Fire officials stress carbon monoxide dangers

URBANA — During an ice storm several years ago, the Urbana Fire Department was called to a home in which a family had been using a hibachi to help heat the building.

The grill had produced so much carbon monoxide that a 7-year-old girl had passed out. A family member was able to crawl out of the building to alert a neighbor, who called 911.

When the firefighters arrived at the home, Urbana Fire Chief Mike Dilley picked up the little girl, carried her out of the building and performed CPR on her, helping her to recover.

According to Dilley, if the family had been using a working carbon monoxide detector, the lives of the little girl and other family members might not have been in danger.

Dilley said his experience is one example of the importance keeping working carbon monoxide alarms in a home.

Carbon monoxide is an invisible, odorless gas produced when fossil fuels burn, according to Champaign Fire Department spokeswoman Dena Schumacher.

"Often we find it produced by a furnace, a hot water heater, a gas oven or a fireplace," Schumacher said. "Occasionally during the winter, a person will try to heat up a car in a garage and be affected by carbon monoxide."

Schumacher said the Champaign Fire Department responded to 194 carbon monoxide calls in 2011, with 63 of them turning out to have carbon monoxide at a dangerous level.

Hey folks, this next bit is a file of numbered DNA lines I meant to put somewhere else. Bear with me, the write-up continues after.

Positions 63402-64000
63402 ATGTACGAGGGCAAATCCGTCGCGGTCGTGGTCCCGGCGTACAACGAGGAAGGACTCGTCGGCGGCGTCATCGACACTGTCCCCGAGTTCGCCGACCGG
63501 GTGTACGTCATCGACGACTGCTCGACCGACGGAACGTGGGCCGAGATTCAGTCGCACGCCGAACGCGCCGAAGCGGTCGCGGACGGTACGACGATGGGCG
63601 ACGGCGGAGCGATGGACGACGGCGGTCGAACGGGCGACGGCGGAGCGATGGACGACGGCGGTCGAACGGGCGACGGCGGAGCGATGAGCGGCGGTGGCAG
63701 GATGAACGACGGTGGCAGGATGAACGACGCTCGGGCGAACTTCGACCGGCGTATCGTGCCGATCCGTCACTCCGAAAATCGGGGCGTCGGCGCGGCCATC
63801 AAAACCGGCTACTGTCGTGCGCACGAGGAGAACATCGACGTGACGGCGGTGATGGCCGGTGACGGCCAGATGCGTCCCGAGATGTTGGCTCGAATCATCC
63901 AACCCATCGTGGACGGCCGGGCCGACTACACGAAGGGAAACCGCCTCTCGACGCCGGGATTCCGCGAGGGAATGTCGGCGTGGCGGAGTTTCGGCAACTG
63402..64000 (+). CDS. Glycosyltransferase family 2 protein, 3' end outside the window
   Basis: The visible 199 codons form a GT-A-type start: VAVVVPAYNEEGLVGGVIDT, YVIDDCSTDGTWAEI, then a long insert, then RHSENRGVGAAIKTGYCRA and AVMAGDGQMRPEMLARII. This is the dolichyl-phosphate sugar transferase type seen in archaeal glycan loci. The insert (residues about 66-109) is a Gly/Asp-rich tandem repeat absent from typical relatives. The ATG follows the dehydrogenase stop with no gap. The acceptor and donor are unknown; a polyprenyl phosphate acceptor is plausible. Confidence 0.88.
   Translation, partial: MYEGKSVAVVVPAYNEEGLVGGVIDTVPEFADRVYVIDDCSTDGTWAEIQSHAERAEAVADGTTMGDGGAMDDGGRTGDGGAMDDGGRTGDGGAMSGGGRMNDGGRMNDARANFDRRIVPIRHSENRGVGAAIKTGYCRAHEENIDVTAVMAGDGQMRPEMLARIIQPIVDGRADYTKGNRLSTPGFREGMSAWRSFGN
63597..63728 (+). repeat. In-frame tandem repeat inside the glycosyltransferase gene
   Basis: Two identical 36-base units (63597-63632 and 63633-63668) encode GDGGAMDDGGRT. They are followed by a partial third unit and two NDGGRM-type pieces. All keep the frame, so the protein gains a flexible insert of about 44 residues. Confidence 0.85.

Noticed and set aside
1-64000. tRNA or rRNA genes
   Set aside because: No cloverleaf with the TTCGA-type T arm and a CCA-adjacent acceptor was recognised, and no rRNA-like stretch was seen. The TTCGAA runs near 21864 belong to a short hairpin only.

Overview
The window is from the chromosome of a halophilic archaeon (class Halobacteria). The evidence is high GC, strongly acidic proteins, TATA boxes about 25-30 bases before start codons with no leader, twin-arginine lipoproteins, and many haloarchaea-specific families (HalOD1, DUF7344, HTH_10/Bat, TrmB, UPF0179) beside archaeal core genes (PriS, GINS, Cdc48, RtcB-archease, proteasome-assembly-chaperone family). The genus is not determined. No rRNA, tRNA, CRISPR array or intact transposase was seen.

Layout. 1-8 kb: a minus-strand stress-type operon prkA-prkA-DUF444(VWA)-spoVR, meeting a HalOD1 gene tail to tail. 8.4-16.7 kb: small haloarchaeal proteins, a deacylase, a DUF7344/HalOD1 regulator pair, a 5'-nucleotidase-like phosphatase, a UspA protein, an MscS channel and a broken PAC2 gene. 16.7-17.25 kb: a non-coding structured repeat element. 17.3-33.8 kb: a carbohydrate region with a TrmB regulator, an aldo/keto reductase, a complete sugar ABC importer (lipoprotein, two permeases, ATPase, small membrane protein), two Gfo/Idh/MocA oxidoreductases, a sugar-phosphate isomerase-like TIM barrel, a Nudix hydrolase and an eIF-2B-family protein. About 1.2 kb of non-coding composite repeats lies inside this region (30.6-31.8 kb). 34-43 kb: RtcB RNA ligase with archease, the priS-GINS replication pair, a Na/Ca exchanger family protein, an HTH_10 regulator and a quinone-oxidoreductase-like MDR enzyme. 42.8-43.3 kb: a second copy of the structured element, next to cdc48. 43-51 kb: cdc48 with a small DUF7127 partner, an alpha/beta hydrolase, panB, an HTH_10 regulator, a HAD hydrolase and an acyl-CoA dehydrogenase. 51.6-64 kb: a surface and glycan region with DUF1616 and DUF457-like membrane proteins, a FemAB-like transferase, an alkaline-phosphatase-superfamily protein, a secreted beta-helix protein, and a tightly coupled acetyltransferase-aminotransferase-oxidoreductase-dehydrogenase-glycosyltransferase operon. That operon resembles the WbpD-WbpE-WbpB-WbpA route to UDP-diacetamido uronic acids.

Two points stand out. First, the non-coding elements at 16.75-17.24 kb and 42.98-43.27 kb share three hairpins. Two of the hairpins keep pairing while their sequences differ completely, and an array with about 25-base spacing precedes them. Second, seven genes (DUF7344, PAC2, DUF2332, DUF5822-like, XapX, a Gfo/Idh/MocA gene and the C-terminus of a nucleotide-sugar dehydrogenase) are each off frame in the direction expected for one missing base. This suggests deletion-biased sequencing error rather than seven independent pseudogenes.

"The reason carbon monoxide is so dangerous is because it is colorless, odorless and tasteless," Schumacher said. "It's a health issue, and people exposed to high concentrations of carbon monoxide can die."

Schumacher said fire department personnel become concerned whenever they detect 30 or more parts per million of carbon monoxide.

Last year, Champaign firefighters responded to one building with a reading of 1,093 parts per million and another building with 1,086 parts per million.

"People can die quickly with one dose of that," Schumacher said.

The Urbana Fire Department has responded to 88 carbon monoxide calls since Jan. 1. Dilley said 54 of the calls turned out to be actual carbon monoxide problems, with the other 34 being faulty detectors.

In 2007, the Illinois Carbon Monoxide Alarm Law went into effect in Illinois.

The law requires every home have at least one carbon monoxide alarm on each floor of a home that burns fossil fuels or a home with an attached garage.

Since manufacturers suggest replacing carbon monoxide alarms every five years, people who put those detectors in when the law first took effect need to replace their devices this year, Dilley said.

In an effort to emphasize the importance of working carbon monoxide alarms, members of the Urbana and Champaign fire departments illustrated potential carbon monoxide hazards at a home in Urbana on Wednesday.

They went room-by-room to highlight the potential carbon monoxide dangers in the home.

Representatives from the Office of the State Fire Marshal were also on hand to answer questions, and a manufacturer of carbon monoxide alarms, First Alert, donated some alarms that will be given to families that need them.

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